Improvements to Highway 93 in British Columbia have been part of ongoing infrastructure rehabilitation in Canada’s national parks and historic sites. Along the highway adjacent to the Vermilion River, Barr has performed environmental impact assessments for Parks Canada Agency, including habitat assessments for potentially impacted species.
When the agency determined that constructing a rock revetment to stabilize a failing slope would affect fish habitat in the river, Barr was asked to develop compensation measures to improve habitat for bull trout, a species of special concern in British Columbia. At the time, there was no place for trout to rest and spawn, and the river was susceptible to falling debris from the eroding highway slope above.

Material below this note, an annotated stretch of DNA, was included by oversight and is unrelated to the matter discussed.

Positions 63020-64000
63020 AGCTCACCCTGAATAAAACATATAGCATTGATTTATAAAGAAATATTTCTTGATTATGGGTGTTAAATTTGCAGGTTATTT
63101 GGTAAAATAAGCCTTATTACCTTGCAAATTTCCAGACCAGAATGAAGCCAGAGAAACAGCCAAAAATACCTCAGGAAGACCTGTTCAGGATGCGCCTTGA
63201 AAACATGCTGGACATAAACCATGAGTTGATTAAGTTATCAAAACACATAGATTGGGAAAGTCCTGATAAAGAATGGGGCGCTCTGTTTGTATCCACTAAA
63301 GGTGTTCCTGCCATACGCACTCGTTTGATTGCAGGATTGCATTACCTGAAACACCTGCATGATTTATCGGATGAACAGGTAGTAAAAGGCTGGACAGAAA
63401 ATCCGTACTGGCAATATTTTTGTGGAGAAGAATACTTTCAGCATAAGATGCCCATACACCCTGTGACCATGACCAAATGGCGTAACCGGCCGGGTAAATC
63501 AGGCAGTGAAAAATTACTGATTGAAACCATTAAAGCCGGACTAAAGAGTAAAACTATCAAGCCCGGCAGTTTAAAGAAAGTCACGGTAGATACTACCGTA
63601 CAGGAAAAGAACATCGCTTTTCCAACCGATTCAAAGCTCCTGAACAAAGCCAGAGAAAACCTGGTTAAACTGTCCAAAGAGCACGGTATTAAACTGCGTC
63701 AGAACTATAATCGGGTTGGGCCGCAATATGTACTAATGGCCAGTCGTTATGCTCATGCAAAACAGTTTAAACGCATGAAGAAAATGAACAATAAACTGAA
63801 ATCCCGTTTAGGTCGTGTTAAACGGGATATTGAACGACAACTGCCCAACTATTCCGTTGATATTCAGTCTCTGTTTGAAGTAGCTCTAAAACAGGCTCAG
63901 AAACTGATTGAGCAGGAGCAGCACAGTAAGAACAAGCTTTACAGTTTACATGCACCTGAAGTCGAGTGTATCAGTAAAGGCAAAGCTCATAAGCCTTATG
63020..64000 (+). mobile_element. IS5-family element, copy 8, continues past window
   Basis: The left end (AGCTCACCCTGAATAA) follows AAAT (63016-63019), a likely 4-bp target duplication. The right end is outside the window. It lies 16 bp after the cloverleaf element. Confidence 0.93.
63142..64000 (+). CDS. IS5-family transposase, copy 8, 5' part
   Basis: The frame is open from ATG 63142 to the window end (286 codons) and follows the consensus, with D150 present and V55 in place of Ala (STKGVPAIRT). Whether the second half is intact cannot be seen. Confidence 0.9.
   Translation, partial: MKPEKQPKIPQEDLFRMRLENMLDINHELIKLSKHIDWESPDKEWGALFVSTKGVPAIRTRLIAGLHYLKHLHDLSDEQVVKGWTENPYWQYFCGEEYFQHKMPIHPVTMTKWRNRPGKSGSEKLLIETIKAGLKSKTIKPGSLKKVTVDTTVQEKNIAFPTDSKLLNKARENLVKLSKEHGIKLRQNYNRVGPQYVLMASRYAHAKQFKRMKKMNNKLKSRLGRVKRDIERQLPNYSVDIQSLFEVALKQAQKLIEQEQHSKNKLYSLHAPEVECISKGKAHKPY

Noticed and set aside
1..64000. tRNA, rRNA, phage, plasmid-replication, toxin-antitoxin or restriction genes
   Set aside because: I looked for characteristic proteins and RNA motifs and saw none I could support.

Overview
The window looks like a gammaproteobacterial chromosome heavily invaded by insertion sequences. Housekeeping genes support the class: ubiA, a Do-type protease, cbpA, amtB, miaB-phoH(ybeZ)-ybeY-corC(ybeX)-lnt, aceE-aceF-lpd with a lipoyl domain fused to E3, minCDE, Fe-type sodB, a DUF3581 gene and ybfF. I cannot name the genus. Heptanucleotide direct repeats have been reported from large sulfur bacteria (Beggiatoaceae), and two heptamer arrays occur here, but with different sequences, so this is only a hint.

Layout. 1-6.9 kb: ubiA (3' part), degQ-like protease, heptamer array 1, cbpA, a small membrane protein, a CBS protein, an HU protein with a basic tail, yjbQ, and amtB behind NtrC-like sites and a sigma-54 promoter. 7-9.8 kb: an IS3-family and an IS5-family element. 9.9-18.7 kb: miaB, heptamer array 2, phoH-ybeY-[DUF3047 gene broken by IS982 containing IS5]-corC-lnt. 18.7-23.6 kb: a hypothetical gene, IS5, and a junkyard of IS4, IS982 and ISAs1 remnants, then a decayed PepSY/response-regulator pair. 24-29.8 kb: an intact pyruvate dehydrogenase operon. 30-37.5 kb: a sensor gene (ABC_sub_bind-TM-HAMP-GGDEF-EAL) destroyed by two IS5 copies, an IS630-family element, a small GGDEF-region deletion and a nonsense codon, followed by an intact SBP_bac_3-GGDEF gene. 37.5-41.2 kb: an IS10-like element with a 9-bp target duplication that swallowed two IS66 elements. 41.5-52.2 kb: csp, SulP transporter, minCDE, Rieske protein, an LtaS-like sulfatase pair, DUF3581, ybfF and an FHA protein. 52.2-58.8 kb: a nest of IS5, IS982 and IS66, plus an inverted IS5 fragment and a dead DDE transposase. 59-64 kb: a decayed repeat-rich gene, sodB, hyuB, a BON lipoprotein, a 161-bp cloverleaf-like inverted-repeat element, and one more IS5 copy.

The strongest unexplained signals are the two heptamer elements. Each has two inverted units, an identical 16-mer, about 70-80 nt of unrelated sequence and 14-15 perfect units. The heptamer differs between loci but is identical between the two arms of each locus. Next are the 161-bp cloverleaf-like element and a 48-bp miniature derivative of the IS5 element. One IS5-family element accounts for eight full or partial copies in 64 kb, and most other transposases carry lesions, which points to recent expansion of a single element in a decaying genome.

Barr designed boulder vanes and clusters to create small pools in the river. Within an hour of completing the restoration, trout-spawning activity was observed near the first boulder vane (see video below). The natural channel design provided habitat features that were essential for bull trout, consistent with the geomorphology of the Vermilion River, and complementary to the slope-stabilization measures for the adjacent highway.
Vice President Senior Environmental Engineer